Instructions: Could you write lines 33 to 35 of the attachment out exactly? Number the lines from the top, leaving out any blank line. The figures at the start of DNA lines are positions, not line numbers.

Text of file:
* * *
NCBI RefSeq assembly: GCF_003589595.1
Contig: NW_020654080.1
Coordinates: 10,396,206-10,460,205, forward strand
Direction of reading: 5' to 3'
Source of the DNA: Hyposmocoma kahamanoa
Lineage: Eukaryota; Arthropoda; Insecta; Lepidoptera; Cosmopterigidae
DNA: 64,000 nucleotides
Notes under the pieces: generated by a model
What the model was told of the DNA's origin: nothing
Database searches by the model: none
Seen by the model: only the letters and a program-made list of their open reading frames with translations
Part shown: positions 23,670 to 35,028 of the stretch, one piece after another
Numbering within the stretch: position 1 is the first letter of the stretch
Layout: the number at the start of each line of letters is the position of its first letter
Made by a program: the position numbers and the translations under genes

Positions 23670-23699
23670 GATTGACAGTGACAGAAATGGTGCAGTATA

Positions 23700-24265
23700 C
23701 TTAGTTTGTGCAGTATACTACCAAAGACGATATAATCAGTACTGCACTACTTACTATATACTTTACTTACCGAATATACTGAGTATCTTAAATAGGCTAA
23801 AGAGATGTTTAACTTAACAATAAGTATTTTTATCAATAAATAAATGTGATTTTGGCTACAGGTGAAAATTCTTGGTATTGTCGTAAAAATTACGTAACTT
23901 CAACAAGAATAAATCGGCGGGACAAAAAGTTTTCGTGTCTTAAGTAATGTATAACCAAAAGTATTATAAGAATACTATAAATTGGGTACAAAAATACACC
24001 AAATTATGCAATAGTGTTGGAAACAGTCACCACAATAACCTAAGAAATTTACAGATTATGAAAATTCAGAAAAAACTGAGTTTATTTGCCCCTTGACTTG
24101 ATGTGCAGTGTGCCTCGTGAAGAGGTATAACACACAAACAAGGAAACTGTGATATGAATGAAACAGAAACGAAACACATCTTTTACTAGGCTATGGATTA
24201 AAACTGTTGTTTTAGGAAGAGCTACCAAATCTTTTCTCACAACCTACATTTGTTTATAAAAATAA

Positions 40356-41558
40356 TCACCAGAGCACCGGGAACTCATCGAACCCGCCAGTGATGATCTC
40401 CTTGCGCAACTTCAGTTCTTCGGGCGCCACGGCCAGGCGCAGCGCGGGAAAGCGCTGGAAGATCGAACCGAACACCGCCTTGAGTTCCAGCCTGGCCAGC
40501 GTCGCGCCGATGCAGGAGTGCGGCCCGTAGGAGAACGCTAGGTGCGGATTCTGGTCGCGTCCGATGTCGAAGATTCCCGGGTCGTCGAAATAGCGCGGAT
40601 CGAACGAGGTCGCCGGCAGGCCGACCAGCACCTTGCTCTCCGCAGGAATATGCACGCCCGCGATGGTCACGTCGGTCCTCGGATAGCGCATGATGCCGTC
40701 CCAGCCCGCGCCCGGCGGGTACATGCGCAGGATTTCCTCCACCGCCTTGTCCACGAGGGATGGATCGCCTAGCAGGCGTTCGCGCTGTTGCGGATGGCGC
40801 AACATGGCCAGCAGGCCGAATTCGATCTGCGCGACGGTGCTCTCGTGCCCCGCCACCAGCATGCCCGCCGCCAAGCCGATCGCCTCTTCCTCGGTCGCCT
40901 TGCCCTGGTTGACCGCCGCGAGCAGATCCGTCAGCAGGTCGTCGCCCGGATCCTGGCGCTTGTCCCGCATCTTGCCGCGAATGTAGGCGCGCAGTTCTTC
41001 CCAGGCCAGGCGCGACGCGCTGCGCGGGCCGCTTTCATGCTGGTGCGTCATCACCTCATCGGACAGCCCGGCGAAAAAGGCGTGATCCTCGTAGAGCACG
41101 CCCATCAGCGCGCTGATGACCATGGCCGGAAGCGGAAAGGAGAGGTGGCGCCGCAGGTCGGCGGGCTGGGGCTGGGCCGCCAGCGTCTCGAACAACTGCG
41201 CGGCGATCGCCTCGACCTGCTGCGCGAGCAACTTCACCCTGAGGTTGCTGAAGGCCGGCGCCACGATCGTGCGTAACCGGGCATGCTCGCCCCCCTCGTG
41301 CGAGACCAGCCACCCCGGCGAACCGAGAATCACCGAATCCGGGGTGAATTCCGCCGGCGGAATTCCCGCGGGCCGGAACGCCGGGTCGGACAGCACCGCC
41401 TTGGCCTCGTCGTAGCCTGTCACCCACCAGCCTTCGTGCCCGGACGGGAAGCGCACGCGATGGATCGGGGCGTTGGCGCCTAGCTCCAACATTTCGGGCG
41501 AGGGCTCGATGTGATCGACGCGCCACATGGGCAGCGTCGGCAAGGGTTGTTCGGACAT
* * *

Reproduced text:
40901 TGCCCTGGTTGACCGCCGCGAGCAGATCCGTCAGCAGGTCGTCGCCCGGATCCTGGCGCTTGTCCCGCATCTTGCCGCGAATGTAGGCGCGCAGTTCTTC
41001 CCAGGCCAGGCGCGACGCGCTGCGCGGGCCGCTTTCATGCTGGTGCGTCATCACCTCATCGGACAGCCCGGCGAAAAAGGCGTGATCCTCGTAGAGCACG
41101 CCCATCAGCGCGCTGATGACCATGGCCGGAAGCGGAAAGGAGAGGTGGCGCCGCAGGTCGGCGGGCTGGGGCTGGGCCGCCAGCGTCTCGAACAACTGCG